The following is an excerpt from
The MacArthur New Testament Commentary on Matthew 7.
Do not give what is holy to dogs, and do not throw your pearls before swine, lest they trample them under their feet, and turn and tear you to pieces. (Matthew 7:6)
In biblical times dogs were seldom kept as household pets in the way they are today. Except for those used as working animals to herd sheep, they were largely half-wild mongrels that acted as scavengers. They were dirty, greedy, snarling, and often vicious and diseased. They were dangerous and despised.
It would have been unthinkable for a Jew to have thrown to those dogs a piece of holy meat that had been consecrated as a sacrifice in the Temple. Some parts of those offerings were burned up, some parts were eaten by the priests, and some would often be taken home and eaten by the family who made the sacrifice. The part left on the altar was the part which was consecrated exclusively to the Lord, and therefore was holy in a very special way. If no man was to eat that part of the sacrifice, how much less should it be thrown to a bunch of wild, filthy dogs. Such an act would be the height of desecration.
Swine were considered by Jews to be the epitome of uncleanness. That is the reason Antiochus Epiphanes’ sacrifice of a pig on the Jewish altar and forcing the priests to eat it was such an absolute abomination-and touched off the Maccabean revolt against Greece in 168 b.c.
Because a Jew would never have tried to domesticate a pig, most of the swine they encountered were, like the dogs, wild animals who foraged for themselves, often in garbage dumps on the edge of town. Like the scavenging dogs, those swine were greedy, vicious, and filthy even by ordinary pig standards. If you came between them and their food they would likely turn and tear you to pieces with their tusks and sharp hooves.
Jesus’ point is that certain truths and blessings of our faith are not to be shared with people who are totally antagonistic to the things of God. Such people are spiritual dogs and swine, who have no appreciation for that which is holy and righteous. They will take that which is holy, the pearls (the rarest and most valuable of jewels; see Matt. 13:45–46) of God’s Word, as foolishness and as an insult.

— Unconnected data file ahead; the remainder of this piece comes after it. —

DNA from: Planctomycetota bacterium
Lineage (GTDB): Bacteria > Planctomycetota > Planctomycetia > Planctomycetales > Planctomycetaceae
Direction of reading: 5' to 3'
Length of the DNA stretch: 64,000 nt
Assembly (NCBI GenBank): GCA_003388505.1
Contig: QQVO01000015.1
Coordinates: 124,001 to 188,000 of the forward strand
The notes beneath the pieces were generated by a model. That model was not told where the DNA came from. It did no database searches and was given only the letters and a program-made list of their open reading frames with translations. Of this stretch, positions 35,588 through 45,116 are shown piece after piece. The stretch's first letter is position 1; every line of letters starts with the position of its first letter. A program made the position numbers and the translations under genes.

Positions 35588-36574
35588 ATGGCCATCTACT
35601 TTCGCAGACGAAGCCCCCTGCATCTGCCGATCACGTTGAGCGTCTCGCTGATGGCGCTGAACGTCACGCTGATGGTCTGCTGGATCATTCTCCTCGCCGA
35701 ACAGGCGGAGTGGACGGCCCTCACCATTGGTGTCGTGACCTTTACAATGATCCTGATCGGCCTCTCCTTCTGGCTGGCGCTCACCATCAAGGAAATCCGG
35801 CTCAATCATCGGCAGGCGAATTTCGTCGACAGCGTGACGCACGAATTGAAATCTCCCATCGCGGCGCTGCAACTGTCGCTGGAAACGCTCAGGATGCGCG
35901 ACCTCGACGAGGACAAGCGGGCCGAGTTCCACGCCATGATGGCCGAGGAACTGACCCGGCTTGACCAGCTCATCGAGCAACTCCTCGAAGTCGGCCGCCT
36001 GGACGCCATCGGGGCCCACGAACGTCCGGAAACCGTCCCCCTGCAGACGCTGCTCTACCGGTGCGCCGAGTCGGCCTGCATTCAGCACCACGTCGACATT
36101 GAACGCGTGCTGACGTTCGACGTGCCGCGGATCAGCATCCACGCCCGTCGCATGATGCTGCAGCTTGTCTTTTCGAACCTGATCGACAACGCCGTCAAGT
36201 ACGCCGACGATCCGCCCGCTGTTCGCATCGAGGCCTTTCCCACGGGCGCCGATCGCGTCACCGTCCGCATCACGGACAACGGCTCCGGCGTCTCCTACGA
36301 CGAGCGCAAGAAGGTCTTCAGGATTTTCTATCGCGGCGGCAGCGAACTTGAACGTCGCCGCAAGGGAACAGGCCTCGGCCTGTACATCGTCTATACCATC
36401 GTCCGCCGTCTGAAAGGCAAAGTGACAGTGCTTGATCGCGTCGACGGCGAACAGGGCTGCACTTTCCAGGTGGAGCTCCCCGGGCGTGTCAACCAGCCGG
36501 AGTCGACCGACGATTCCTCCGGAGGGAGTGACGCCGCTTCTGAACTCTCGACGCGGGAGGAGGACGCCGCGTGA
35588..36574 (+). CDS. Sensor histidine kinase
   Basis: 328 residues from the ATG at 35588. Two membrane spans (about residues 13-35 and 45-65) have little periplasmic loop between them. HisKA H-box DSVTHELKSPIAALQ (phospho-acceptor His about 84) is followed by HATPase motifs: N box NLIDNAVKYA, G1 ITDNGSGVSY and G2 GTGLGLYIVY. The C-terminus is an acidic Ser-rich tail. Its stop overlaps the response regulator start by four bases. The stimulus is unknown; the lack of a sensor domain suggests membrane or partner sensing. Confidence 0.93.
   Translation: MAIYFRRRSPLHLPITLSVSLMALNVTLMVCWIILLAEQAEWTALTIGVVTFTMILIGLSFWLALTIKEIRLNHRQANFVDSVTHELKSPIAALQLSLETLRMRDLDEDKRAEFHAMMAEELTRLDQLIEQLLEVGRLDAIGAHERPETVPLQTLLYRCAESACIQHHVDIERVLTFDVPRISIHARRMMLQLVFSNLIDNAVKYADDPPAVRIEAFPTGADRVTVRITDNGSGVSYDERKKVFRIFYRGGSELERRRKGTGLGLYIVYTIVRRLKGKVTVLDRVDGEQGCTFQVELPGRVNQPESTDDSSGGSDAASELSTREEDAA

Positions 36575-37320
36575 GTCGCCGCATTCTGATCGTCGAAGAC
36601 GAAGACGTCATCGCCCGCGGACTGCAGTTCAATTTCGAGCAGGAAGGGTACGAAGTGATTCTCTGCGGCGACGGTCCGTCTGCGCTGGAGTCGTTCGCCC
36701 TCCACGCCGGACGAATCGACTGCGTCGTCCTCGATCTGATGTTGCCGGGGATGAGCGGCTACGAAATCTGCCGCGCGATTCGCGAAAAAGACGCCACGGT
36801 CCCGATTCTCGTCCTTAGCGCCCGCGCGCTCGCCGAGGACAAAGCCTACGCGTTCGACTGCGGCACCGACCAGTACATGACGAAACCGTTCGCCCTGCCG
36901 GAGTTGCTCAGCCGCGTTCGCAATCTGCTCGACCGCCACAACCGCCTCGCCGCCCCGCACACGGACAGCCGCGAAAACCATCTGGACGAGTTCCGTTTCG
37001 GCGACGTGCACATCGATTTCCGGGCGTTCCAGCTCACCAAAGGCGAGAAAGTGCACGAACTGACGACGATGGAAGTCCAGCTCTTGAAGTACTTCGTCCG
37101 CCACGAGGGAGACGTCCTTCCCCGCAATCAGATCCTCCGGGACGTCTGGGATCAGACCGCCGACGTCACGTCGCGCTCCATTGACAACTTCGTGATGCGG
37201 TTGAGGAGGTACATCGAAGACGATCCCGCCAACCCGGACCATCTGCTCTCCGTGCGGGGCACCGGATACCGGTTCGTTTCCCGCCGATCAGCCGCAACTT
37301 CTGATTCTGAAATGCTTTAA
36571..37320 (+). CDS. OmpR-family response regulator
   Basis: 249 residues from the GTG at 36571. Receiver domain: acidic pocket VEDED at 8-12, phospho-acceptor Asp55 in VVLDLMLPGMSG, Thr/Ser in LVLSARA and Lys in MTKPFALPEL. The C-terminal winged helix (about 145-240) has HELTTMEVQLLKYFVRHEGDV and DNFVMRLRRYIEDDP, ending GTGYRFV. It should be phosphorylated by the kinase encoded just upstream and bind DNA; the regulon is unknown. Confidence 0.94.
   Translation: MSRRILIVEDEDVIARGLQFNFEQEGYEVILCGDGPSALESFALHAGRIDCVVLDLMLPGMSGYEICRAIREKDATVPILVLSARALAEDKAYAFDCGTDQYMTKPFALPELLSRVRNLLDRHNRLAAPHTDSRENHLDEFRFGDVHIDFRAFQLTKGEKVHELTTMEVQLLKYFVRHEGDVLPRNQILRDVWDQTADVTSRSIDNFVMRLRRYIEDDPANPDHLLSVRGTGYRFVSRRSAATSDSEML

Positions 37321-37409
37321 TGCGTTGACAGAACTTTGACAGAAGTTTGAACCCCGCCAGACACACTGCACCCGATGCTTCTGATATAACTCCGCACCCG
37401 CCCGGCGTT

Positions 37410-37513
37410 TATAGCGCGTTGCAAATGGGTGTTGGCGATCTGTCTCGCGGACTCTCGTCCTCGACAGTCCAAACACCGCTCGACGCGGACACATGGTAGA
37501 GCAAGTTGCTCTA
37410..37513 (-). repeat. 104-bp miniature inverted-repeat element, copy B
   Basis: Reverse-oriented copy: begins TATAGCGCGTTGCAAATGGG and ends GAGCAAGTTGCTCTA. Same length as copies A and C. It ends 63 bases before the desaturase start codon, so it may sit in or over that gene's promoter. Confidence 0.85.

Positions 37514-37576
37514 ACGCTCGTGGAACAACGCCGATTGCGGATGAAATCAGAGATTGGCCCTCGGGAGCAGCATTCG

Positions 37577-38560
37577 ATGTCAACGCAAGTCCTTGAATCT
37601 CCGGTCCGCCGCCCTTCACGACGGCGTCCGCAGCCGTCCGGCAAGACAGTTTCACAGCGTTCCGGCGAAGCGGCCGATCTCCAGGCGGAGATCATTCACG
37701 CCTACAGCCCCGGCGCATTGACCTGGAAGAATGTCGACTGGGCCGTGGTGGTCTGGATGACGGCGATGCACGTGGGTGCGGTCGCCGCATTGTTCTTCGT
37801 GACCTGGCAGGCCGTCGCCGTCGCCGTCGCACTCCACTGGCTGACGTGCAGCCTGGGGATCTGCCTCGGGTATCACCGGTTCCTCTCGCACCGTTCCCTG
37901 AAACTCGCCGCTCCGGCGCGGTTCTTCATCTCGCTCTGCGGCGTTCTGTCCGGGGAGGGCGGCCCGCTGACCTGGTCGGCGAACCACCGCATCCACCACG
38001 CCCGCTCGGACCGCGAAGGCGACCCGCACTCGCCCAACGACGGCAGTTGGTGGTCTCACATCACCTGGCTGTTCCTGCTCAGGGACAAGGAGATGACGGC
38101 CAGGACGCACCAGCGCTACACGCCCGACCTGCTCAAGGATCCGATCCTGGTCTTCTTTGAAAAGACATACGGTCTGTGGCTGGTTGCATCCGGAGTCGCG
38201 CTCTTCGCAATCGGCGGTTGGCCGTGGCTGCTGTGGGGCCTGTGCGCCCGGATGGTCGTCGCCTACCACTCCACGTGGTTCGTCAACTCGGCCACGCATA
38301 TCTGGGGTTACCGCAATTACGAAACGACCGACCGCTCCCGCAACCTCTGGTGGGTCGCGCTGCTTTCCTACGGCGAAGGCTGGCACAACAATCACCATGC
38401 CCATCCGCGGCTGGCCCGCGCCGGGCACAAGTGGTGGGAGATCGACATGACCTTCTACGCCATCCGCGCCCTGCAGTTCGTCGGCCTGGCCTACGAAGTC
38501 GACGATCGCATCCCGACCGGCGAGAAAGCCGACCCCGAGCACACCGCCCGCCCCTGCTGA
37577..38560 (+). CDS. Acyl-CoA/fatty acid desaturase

A wild animal whose primary concern is scavenging for food will hardly appreciate being thrown a pearl. He will resent its not being something to eat and possibly attack the one who throws it.
Dogs and swine represent those who, because of their great perversity and ungodliness, refuse to have anything to do with the holy and precious things of God except to trample them under their feet, and turn and tear God’s people to pieces.
There will be times when the gospel we present is absolutely rejected and ridiculed and we make the judgment to turn away and speak no more, deciding that we should “shake off the dust of [our] feet” (Matt. 10:14) and begin ministering somewhere else. There will be times when those to whom we witness will resist the gospel and blaspheme God, and we may speak words of judgment. Like Paul, we must then say, in effect, “Your blood be upon your own heads! I am clean. From now on I shall go to the Gentiles” (Acts 18:6). When people not only reject the gospel, but insist on mocking and reviling it, we are not to waste God’s holy Word and the precious pearls of His truth in a futile and frustrating attempt to win them. We are to leave them to the Lord, trusting that somehow His Spirit can penetrate their hearts-as He apparently did with some of those who at first rejected the preaching of Paul and the other apostles-or leaving them to the just judgment of God.